also happen to be disabled?
Is this what disabled people want
(to be seen as something special),
or do they simply wish to be regarded as ordinary citizens and treated with the same respect? Special or Normal? Employers had less concerns towards workers with physical disabilities in comparison to individuals with intellectual, psychiatric and communication disabilities Types Of Stigma For Different Disabilities When looking for work, disabled people should look for ‘positive about disabled people’ symbol (with 2 ticks) on adverts and application forms. 1st December, 1955: Rosa refuses to surrender her seat in the ‘coloured’ section of the bus for a white man.
Rosa arrested, charged and found guilty of ‘violating the laws of segregation’.
Act of defiance triggered a year-long boycott of city buses by black people. Rosa Parks, 1913 – 2005 The Department of Labour's Office of Disability Employment Policy (ODEP) seeks to increase work opportunities for people with disabilities. The Department of Labour's Office of Disability Employment Policy (ODEP) Perception change to Disability
Discrimination
in the workplace What is Disability A disability is defined in the Equality Act 2010.

Long-term’ means - likely to last for twelve months or more.‘Day-to-day activities - defined as involving any of the following :
• mobility
• doing something with your hands
• physical coordination

Long-term mental health conditions, such as chronic depression and bipolar disorder, meet the threshold of a disability. 1) Are current employment practices failing those living with disability? Discrimination- Segregation
Legislation - Disability, Discrimination, Equality
Employment practise's
Support Available through Job Centre
Support required by managers
Companies failing to support disability
Reasonable Adjustments 2) Is the stigma attached to disability a thing
of the past? Stigma and fear of disclosure
Perceptions: Paralympics- perception change?
USA - a comparison
Conclusion Disability in Employment in America:

20.5 % of Americans in the workplace suffer from a Disability. The Americans with Disabilities Act (ADA)
Introduced in 1990
Federal law
Prevent discrimination on basis of disability
Only Qualified Workers with disabilities are protected National Disability Employment Awareness Month was introduced in 2001 to help promote acceptance and inclusion of disabled people at work. October Historical context.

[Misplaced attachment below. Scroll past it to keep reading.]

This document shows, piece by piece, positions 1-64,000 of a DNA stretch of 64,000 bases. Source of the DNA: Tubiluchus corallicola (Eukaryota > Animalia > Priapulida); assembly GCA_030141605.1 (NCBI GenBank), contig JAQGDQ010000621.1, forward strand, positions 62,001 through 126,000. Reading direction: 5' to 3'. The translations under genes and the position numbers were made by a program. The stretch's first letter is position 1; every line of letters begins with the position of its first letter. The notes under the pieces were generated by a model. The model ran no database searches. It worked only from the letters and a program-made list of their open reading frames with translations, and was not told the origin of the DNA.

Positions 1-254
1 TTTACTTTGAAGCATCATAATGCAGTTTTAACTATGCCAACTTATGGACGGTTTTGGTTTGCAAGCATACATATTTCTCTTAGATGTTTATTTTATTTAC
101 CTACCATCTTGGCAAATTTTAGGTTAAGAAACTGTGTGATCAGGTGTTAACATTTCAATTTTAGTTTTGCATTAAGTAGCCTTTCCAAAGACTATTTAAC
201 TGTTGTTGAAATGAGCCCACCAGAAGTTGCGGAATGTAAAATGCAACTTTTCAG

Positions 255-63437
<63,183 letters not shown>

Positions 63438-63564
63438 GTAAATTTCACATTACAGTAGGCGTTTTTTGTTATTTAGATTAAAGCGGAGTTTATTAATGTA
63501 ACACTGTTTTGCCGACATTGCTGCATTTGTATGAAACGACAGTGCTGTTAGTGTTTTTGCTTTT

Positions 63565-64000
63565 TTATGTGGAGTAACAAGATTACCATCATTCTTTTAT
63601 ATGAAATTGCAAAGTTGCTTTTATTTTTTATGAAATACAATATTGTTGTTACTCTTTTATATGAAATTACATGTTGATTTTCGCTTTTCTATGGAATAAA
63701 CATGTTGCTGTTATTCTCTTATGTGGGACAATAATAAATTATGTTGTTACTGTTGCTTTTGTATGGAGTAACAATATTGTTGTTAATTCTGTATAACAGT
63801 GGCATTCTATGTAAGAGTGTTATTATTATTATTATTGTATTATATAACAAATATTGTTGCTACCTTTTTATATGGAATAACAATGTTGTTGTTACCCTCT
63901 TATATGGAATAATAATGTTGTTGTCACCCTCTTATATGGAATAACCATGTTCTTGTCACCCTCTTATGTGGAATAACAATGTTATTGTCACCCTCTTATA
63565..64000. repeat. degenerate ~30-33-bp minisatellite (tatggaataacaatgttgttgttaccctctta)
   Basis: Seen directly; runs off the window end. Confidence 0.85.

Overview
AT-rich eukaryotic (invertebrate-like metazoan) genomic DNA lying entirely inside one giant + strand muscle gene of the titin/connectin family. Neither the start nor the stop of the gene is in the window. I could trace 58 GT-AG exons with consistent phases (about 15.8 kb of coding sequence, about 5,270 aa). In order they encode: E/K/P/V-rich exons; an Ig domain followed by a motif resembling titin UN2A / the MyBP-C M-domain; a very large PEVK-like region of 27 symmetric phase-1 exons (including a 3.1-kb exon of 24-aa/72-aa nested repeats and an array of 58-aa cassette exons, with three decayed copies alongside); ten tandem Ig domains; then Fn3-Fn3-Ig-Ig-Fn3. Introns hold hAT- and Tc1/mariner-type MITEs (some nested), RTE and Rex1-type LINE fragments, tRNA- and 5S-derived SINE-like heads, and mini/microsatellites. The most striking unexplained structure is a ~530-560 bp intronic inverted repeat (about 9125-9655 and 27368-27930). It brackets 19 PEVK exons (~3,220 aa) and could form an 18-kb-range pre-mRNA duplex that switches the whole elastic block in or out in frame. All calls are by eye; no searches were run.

Status Earned Not status granted.
Changing fortunes.
Criticism and recommendations. Disability discrimination in the work place
1) Are current employment practices failing those living with disability?





. Disability discrimination in the work place Feedback Sheets From all of us Thank You for your time Interview

Dear Julie
Questions To pose to Burgess Salmon:
Please see my responses below. I hope this helps!
Clearly, these responses should be used on an unattributable basis.
Good luck.
Kind regards
James
How many disabled people do you currently employ?
6
What types of disabilities do they have?
Unless people tell us we do not know. We do however have people with MS, Achondroplasia and Rheumatoid Arthritis.

How many complaints do you receive from your employees regarding discrimination due to a disability?
None

How do you make reasonable adjustments to accommodate employees with disabilities?
H&S Co-ordinator carries out regular work station assessment for all staff – including those with disabilities. Specific needs are therefore picked up. We also employ the services of an Occupation Doctor who provides specific advice on a case by case basis.

Do you feel that accommodating disabled people effects your business adversely when referring to finance?
No
Have you had any special training to help your business deal with the social stigma attached to disability?
Yes

Have you been provided with enough training to ensure you are fully aware of how disabilities effect people within the business?
Yes

How does employing disabled people advance your business?
It ensures that in the fullest sense we are a more diverse business.
________________________
James Fountaine
Head of Human Resources
Burges Salmon Company Limited
One Glass Wharf
Bristol
BS2 0ZX
DDI +44 (0) 117 939 2257
Mobile: 07980 984574
Burges Salmon Company Limited is a Limited Company registered in England and Wales (Company registration number 07556770) whose registered office is One Glass Wharf, Bristol, BS2 0ZX. Burges Salmon Company Limited is a subsidiary of Burges Salmon LLP, a limited liability partnership registered in England and Wales (LLP number 0C307212) authorised and regulated by the Solicitors Regulation Authority.

Interview Do you find there is a stigma attached to disability and also to certain forms of disability?
Do you think it is harder for people with visual disabilities to get a job?
Do you feel that current employment practices are failing those with a disability?
Do you feel that employers believe that the biggest barrier and misconception in hiring disabled people is costs associated with catering to their needs?
So when hiring disabled people, is there a different type of insurance or policy that needs to be in place

So is there anything that you can do to help these situations?